OPINION: Over the past 15 years, terrorism has become an increasing concern for governments, security forces and the wider population. It has affected lives all over the world and has contributed to the global decline in peacefulness experienced over the past decade.

In Australia it can be easy to feel a long way from a troubled world. Once a detached concept discussed primarily by academics and security experts, the threat of terrorism is now happening on home territory. According to research conducted by the Institute for Economics and Peace, the last three years have seen a dramatic increase in the intensity and spread of terrorist incidents in OECD member countries, which include Australia.  

Findings from this year’s Global Terrorism Index (GTI) show a complex picture of the changing trends of terrorism. On the one hand, 2015 saw a 10% decrease in the number of deaths caused by terrorism, falling from 32,685 in 2014 to 29,736 in 2015. Additionally, 78 countries improved their scores in the GTI, while only 53 deteriorated. However, more disturbingly, the overall GTI score deteriorated by 6% due to many countries experiencing record levels of terrorism. In fact, OECD countries recorded a 650% increase in death since 2014, rising from 77 to 577. Also, ISIL and its affiliates are now operational in 28 countries, 13 more than last year.

As an OECD country, the urgency for Australia to understand the drivers of terrorism has never been so critical. The streams of Australian recruits fighting for ISIL in Syria reached as many as 240 in mid-2014; stopping the outflow of foreign fighters is a difficult task and requires considerable counter surveillance operations.


Source: Global Terrorism Index/Institute for Economics and Peace

As these numbers continue to rise, so do the numbers of terrorist incidents occurring on Australian soil. The GTI findings reveal that there were more terrorist incidents on Australian soil in 2014-2015 than in the preceding 15 years combined. While experiencing low levels of terrorism by global standards, Australia still finds itself just outside the top 10 rankings of OECD member countries.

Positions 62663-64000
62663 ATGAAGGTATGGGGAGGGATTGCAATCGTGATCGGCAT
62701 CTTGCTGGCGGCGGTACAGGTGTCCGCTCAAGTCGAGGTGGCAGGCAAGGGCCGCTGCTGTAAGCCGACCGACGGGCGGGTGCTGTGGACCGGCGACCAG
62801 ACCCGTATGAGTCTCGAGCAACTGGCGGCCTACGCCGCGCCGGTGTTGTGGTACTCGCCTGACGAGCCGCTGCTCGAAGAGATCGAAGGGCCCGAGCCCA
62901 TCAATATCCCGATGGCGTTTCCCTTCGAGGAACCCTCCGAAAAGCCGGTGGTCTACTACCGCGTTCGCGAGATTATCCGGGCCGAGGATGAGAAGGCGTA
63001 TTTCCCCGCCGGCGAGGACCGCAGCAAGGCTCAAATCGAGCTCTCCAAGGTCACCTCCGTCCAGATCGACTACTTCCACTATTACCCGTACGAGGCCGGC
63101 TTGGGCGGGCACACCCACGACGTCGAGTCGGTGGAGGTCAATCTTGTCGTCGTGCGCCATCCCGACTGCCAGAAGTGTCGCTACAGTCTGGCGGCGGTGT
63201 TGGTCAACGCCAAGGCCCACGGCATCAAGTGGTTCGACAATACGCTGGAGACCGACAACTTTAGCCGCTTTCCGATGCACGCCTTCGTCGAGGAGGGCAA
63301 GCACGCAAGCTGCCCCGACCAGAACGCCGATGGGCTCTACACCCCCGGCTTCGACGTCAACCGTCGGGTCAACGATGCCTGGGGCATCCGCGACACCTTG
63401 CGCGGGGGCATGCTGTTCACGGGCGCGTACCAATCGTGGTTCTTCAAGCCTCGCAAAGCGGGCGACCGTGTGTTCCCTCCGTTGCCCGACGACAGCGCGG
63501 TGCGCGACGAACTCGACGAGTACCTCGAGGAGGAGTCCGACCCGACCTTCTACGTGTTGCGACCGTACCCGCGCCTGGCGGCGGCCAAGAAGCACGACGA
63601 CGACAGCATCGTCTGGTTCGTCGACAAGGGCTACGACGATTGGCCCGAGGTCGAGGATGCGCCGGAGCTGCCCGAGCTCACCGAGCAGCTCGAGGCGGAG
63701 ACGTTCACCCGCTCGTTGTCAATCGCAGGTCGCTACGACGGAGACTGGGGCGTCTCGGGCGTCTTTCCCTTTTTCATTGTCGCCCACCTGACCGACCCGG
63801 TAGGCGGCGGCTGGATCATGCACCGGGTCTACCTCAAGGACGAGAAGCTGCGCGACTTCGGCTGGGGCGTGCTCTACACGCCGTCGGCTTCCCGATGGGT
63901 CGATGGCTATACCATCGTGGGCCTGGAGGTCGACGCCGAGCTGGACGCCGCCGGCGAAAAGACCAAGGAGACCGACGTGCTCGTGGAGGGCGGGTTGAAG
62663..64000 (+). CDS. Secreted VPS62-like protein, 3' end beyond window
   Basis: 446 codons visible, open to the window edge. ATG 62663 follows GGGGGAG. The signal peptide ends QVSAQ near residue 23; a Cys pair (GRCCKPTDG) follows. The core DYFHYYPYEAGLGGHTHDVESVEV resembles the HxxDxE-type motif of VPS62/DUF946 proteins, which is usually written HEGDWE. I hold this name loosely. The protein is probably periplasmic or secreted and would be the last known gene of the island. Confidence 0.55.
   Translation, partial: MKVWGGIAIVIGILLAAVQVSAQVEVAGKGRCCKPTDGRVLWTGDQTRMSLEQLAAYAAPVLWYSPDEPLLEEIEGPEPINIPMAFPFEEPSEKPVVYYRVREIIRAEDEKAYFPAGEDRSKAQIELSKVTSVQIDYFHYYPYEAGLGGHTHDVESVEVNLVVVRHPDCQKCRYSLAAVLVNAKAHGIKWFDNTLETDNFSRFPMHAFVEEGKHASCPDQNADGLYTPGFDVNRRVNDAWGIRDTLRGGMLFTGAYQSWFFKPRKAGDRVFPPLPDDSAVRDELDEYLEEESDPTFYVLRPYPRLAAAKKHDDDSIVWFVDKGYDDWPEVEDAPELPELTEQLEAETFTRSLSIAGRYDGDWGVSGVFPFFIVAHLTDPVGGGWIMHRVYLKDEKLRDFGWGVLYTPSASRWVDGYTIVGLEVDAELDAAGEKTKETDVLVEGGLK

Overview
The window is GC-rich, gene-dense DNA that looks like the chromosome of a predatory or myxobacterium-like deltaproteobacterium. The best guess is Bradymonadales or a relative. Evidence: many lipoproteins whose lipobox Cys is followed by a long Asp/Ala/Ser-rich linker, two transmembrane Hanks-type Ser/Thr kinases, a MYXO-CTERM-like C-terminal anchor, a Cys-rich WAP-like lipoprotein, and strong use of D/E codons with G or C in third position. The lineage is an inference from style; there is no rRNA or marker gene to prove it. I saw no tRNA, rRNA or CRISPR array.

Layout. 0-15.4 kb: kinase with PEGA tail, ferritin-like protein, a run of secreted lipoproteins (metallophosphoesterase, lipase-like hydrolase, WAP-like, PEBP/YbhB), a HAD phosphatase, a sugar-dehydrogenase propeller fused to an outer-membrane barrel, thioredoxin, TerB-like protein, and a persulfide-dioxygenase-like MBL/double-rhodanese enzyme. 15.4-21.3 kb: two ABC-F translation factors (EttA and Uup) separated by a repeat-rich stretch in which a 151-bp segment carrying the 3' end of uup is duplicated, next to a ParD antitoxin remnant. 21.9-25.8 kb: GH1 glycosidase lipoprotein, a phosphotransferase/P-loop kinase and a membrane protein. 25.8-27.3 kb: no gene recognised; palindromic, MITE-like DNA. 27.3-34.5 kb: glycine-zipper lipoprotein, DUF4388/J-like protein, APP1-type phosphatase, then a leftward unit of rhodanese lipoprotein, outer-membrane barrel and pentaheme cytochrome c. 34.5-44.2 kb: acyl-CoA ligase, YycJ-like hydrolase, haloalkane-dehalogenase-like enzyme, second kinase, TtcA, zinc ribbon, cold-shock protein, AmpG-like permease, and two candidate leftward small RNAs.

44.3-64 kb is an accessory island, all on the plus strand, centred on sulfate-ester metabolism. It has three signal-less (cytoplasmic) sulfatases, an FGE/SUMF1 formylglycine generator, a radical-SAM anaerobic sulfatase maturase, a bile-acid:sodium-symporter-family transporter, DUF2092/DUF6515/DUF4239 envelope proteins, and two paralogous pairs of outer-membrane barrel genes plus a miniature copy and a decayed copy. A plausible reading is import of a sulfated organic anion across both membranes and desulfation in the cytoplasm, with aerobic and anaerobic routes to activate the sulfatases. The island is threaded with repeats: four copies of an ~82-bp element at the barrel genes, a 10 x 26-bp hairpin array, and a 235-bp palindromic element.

Today, terrorism continues to spread its roots; its premeditated and systematic creation of a climate where fear and terror cause political and social unrest are exemplified by the spread of ISIL in 2015. It is important to note, however, that over 99 percent of terrorist attacks occur in countries with ongoing conflict or high levels of state-sponsored terror such as extrajudicial killings, torture and imprisonment without trial.

It is also critical to understand that a different set of factors have been found to be statistically linked to terrorism in OECD countries than in developing countries. In OECD countries factors associated with alienation are more statistically linked with terrorism. These factors include high youth unemployment, high levels of crime, and less belief in the political system, the UN and the media.

The statistical analysis underpinning alienation in the OECD is probably one of the more critical issues of our time. It is characterised by growing levels of inequality, underemployment of both the well-educated and lesser educated and is expressed through the dissatisfaction with the political establishment as seen in the US election, Brexit and the rise of alternative politicians within Australia.

Steve Killelea is the Founder and Executive Chairman of the Institute for Economics and Peace. He will be part of the event 'Unlocking the Global Terrorism Index' at UNSW on Tuesday 22 November.